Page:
This post came from a recent Facebook post which resulted in a lot of discussions regarding the use of the word “fat”. The gist of the post was that this person had witness a woman walking her kid to school and the kid was drinking a liquid breakfast, akin to our Instant Breakfast, from what I could gather. In itself not a bad observation, but the term used to describe the woman was “fat”.
Holy Lord call the papers!!
People jumped on this person from all sides saying that he was anywhere from “insensitive”, to “judgemental”, to “bigoted”. While, as it was pointed out by a few, this is probably a culture thing, with some people and cultures more acceptable to “calling a spade a spade”, the mere fact that they chose to use the term “fat” to describe the mother really brought a reaction from many readers (with the majority of negative comments coming from women I noticed … whatever that means).
As someone whose blog and online persona uses this very word (Fat Slow Triathlete) it obviously caught my attention and made me start thinking a bit on this term and its use.
Personally, as a description, I have no problem with the word. I do have a problem if it is used in a disrespectful way, or used as a way to demean or degrade someone. Was it used this way? Not in my opinion. It was simply stated as “I saw a fat mother walking her kid…”. Maybe it has something to do with the gender? Would the same reaction had happened if they had stated “I saw a fat dad walking his kid … “? Probably not. It seems much more acceptable to call a man “fat” than it is to call a woman “fat”. Not sure why? Probably because men are realistic and we know we are fat? Who knows? There’s a big difference, in my mind, between walking up to someone and saying “Jeezy Creezy you’re FAT” and describing someone to a group of people as “fat”.
Where it took a turn toward the absurd was a comment that stated it was “bigoted”. No. I am sorry. It does not fit that category. Bigotry is defined as someone who, as a result of their prejudices, treats other people with fear, distrust, hatred, contempt, or intolerance on the basis of a person’s ethnicity, religion, national origin, gender, sexual orientation, disability, socioeconomic status, or other characteristics. I guess “fat” could fall into disability (thanks AMA – don’t get me started on that again!) or in “other characteristics” but the state of “being fat” is not a “protected class” (as I stated in the Facebook comments). You cannot be fired for saying someone is “fat” unless it is done to create a hostile work environment, which falls under an entirely different paradigm. You CAN be fired for being fat, especially if it prevents you from performing your daily job tasks (which is why I am surrounded by obese and morbidly obese co-workers … you don’t have to be fit to sit in a cubicle). Appearances are used against people in the workforce all the time. Not out in the open of course, because that would be wrong. Have you ever seen a fat, unattractive pharmaceutical rep? Nope. I haven’t. How about a fat Tampa Bay Buc cheerleader? Nope. A fat waitress at Hooters? Nope.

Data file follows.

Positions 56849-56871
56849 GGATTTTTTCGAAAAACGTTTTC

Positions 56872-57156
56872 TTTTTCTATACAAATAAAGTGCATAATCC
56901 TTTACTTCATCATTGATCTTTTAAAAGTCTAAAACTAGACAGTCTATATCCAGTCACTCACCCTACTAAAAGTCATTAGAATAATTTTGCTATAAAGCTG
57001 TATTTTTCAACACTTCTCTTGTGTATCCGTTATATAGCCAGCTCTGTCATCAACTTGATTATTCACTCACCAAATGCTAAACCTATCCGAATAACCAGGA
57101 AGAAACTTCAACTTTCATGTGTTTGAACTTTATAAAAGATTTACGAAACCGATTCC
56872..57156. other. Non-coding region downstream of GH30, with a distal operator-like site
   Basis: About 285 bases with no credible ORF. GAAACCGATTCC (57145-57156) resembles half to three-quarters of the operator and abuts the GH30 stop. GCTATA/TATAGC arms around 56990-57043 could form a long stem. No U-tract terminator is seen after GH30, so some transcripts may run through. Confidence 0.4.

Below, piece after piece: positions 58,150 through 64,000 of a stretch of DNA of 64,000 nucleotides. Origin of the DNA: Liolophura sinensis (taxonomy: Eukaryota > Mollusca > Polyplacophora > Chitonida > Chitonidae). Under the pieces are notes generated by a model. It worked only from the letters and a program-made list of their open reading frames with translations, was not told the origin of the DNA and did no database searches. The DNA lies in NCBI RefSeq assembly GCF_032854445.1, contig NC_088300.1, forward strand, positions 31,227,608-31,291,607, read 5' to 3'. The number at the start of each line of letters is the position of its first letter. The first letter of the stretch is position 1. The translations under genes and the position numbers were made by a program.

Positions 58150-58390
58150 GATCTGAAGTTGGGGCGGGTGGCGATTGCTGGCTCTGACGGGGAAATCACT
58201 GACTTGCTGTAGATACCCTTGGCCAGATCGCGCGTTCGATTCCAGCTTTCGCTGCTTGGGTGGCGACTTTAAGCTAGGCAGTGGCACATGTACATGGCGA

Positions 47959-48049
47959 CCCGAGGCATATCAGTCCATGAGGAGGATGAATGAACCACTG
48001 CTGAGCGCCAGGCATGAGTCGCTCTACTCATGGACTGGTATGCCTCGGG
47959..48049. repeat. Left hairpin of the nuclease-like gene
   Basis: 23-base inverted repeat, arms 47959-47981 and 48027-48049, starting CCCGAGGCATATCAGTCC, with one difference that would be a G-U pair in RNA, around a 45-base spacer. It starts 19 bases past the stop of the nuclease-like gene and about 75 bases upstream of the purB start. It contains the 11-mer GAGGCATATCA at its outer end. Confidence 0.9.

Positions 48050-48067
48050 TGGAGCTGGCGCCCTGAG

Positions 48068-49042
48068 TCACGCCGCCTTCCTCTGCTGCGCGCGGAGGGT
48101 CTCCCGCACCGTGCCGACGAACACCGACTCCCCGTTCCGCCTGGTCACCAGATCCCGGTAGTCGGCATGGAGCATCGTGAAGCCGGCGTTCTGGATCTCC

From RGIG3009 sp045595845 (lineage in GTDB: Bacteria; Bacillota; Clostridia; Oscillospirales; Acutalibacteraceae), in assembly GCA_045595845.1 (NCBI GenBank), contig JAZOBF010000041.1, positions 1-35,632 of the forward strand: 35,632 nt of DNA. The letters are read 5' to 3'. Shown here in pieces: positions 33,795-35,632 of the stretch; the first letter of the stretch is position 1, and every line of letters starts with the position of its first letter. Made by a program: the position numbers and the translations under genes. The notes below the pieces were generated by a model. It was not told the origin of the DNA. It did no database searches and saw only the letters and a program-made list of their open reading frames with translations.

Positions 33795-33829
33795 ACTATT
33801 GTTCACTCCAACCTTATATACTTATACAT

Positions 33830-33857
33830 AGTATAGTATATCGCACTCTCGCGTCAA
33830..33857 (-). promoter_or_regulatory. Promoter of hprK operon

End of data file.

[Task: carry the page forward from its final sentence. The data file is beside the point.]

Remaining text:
So, if I am calling myself the “Fat Slow Triathlete” am I being bigoted against myself? Long time readers of this blog know the reason for me using this title, so I won’t go into the full Treatise, but let’s just say that in order to pull people off the couch and reach this group of people that may want to start and may be intimidated, I chose the title to put them at ease and to hopefully show that even if your not built like Mirinda Carfrea or Pete Jacobs, you can run triathlons and finish them. So to be correct, should I not be “fat”? Or “slow”? or even “old”.
I should be the “Weight Challenged Speed Sensitive Age Impaired Triathlete”.
Let’s go with that!